Are you a British migrant who made the poor decision to transfer your pension fund to New Zealand, despite knowing the country’s propensity for parting migrants from their cash? or perhaps you’re just about to make the worst decision of your life by putting all your retirement eggs in one basket… read on.
In 2005 British migrant Alison Gordon arrived in New Zealand. She has just been clobbered with an $11,000 tax bill for transferring her UK pension into a New Zealand fund. She is also facing unemployment and having to support her family on her own…
The Hawke’s Bay resident did not give the transfer much more thought until December, when she received a letter from Inland Revenue telling her she had to pay $11,000 in tax.
She started to ask for help, from her local MP and tax agents, and discovered that hers was not an isolated case. Inland Revenue is approaching many migrants who it believes did not pay accurate tax on their pension transfers when they moved to New Zealand.
The tax rules for pension transfer were updated in 2014 because there were concerns that many people had not been applying them correctly. Pension transfers are tax-free if they are made within four years of coming to New Zealand. But outside of that time frame, they are now taxable on a sliding scale when money is received or when a pension is transferred to a New Zealand scheme. But in general, people cannot tap into those savings to pay the bill because access is restricted until they hit retirement age.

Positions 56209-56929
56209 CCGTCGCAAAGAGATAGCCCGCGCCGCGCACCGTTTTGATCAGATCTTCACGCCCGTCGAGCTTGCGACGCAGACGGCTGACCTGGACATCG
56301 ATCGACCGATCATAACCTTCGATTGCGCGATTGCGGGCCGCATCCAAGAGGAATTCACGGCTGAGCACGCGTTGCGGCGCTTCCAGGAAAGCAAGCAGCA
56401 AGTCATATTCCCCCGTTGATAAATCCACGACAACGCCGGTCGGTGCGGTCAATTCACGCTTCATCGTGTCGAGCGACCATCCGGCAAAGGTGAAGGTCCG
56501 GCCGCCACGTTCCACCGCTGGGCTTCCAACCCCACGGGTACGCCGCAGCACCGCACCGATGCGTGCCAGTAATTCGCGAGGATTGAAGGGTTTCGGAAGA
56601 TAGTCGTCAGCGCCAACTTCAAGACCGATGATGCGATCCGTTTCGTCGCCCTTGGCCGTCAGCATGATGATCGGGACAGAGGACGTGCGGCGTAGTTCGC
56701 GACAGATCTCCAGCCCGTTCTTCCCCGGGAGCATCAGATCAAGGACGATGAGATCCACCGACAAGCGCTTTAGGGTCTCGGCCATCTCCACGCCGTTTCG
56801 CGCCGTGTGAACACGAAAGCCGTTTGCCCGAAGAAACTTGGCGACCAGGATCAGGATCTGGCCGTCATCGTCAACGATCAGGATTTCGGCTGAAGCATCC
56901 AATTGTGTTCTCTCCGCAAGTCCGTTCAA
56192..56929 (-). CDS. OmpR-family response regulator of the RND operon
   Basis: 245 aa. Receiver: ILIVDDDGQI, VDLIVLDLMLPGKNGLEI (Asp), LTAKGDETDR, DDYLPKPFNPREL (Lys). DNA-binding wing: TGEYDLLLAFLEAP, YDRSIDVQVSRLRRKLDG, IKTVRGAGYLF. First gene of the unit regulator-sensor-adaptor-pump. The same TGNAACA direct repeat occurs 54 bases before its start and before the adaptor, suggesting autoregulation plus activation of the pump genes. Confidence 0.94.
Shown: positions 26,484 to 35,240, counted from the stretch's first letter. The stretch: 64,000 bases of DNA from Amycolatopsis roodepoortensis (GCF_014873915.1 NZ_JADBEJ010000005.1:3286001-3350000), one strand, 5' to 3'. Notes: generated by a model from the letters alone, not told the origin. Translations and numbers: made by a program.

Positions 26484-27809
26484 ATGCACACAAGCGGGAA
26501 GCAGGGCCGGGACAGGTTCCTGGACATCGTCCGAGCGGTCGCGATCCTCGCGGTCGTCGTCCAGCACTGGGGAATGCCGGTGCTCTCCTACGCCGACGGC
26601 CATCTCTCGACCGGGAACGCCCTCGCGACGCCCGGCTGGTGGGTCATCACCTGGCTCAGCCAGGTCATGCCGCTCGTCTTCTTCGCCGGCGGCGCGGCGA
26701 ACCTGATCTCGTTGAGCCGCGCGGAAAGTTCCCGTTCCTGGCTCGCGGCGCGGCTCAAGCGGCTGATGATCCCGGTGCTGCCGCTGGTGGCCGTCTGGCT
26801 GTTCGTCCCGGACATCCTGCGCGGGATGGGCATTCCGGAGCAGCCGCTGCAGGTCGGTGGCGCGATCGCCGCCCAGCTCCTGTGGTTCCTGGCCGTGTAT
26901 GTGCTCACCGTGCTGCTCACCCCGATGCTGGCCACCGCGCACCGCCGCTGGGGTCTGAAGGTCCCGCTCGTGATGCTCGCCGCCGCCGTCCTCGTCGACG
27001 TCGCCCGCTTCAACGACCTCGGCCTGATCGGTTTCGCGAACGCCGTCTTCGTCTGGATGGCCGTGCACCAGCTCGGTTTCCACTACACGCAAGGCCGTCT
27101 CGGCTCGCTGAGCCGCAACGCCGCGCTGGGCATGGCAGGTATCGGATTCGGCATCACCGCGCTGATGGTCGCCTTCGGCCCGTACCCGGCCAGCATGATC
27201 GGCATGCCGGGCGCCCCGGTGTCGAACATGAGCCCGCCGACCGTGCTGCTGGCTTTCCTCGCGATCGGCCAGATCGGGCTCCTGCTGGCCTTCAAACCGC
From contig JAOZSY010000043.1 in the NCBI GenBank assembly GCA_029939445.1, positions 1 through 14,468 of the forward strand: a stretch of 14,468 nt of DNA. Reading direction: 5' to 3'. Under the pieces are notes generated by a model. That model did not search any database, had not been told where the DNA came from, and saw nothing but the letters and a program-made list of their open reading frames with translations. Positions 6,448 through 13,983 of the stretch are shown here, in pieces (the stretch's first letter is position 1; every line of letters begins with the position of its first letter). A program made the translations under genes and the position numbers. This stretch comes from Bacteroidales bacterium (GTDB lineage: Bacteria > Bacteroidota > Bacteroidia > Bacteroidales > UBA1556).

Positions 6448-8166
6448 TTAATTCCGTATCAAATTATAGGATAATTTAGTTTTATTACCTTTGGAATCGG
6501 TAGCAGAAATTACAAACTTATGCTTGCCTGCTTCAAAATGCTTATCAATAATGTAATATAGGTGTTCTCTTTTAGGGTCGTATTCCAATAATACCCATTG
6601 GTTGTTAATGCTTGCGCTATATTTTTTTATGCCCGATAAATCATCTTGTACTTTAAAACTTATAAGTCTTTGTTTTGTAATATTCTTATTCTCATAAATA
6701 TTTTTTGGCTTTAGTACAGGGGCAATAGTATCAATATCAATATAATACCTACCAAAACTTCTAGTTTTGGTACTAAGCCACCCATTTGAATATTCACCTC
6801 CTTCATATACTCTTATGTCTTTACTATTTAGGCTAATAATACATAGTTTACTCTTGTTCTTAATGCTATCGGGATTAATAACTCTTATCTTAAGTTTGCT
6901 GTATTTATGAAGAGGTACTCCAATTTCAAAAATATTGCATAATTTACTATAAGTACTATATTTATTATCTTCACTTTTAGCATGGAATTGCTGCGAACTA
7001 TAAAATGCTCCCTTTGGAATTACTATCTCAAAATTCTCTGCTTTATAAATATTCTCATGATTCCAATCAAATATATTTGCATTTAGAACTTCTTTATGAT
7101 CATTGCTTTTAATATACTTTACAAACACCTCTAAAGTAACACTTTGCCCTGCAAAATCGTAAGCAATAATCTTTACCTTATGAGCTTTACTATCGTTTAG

In 2008, Gordon used her $100,000 pension money to buy a section and build a house. She is a solo parent to two teenage boys. She said she had been told the fact she qualified for Working for Families tax credits in the past had added to the tax bill she had to pay.
But she said she could not understand why she was never told about the potential tax bill, either by the tax agent who transferred her pension, or the Inland Revenue itself when she dealt with it each year.
“I’ve paid my taxes all my life and have no problem with that. But every year when I went to update my details for Working for Families, why did no one tell me about this?” Her contract with the local council is not being renewed so Gordon will be out of a job in July. She cannot get any equity out of her home to pay for the tax until she has employment again. She does not meet the hardship criteria to withdraw money from KiwiSaver. She said it did not seem fair that no one was being held accountable… source
New Zealand has recently been shamed for being a tax haven, somewhere where gun merchants and criminals can launder money any where rich people can get out of paying tax. It is also a place where hard working, honest, migrants are reduced to penury, while their financial advisors give them poor advice and the state creams thousands off their pension funds. It’s great to see where New Zealand’s true priorities lie.
It is interesting to consider the role emigration forums play in leading people into making unwise decisions about their pension transfers, advice is often well intended but can miss out crucial information. This appeared on a British migrants’ forum in Jan 2016, the tax issue is one that often gets overlooked and the problem may be more widespread than people realise: